But worse than the brogrammers, I think it’s the ‘entrepreneurs’ that bug me the most. The word feels so tainted now. A friend showed me a profile recently of a guy who claims to have started more than 100 successful companies during the span of a 20 year career or so. My guess is that his criteria for having ‘started’ a company is forming a cohesive vision for a product for a few minutes before lunch. And of course this individual had about as much technology under his belt as Barney Fife. So not only did he not start and run these alleged successful companies, in the couple of months he would’ve supposedly been with each of them, he wouldn’t even have been able to build the products either.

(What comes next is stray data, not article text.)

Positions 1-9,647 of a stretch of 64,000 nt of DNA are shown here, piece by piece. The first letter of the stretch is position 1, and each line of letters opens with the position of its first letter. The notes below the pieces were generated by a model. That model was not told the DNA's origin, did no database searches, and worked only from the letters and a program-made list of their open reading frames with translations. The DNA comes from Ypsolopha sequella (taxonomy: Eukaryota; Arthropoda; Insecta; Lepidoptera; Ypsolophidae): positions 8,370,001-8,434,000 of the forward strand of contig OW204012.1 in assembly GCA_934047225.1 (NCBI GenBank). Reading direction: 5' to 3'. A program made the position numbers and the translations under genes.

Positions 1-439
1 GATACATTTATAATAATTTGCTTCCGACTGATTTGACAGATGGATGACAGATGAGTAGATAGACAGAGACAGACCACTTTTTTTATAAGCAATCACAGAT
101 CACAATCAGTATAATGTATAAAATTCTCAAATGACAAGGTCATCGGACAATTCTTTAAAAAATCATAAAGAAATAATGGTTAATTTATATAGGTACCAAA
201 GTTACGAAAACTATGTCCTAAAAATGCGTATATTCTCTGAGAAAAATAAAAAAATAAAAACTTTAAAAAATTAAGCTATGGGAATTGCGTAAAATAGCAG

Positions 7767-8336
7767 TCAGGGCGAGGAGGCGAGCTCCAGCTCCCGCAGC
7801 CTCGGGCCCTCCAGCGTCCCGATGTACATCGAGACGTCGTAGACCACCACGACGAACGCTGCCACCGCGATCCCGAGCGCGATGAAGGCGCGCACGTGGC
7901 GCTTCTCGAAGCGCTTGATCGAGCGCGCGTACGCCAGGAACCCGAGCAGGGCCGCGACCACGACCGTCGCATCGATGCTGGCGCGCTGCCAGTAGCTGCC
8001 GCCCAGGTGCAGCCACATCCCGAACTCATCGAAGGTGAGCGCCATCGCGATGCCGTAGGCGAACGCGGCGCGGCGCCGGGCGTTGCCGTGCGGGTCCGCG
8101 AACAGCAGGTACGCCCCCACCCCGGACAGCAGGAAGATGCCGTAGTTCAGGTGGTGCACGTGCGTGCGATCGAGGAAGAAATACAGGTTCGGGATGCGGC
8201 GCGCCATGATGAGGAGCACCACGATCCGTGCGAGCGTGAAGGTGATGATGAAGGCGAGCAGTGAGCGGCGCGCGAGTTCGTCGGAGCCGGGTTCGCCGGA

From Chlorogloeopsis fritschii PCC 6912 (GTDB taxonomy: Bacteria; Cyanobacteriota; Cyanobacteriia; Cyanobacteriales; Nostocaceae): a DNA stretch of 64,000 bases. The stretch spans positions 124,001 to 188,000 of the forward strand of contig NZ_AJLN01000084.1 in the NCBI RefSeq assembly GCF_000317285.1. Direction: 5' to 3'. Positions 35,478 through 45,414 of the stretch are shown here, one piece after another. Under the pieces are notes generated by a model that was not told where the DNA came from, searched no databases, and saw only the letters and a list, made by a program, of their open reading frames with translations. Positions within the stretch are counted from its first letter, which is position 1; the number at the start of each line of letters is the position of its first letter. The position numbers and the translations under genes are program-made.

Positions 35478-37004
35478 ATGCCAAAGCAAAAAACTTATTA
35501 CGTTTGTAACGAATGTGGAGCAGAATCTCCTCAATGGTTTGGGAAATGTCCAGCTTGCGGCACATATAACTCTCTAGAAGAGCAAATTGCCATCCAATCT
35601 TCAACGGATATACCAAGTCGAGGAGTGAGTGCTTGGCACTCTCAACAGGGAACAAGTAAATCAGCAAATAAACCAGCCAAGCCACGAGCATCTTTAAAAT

— Wedge Martin – “What Bums Me Out About The Tech Industry (Today)”
Innovation doesn’t make back investments on Venture Capital. Flipping companies does. The Silicon Valley technology industry likes to talk a big game about innovation and disruption. One look at the current darlings of the Valley—mostly “sharing economy” and “social” apps—proves that wrong. The barriers to entry are now so low to making an app or service, and the money flowing so freely, no wonder we’re seeing fresh out of college brogrammers creating silly startups in the hopes of hockey stick growth and the big buyout.
The only thing that keeps me from wanting the bottom to fall out is the amount of money invested in the whole thing by innocents at the mercy of their pension fund investment boards.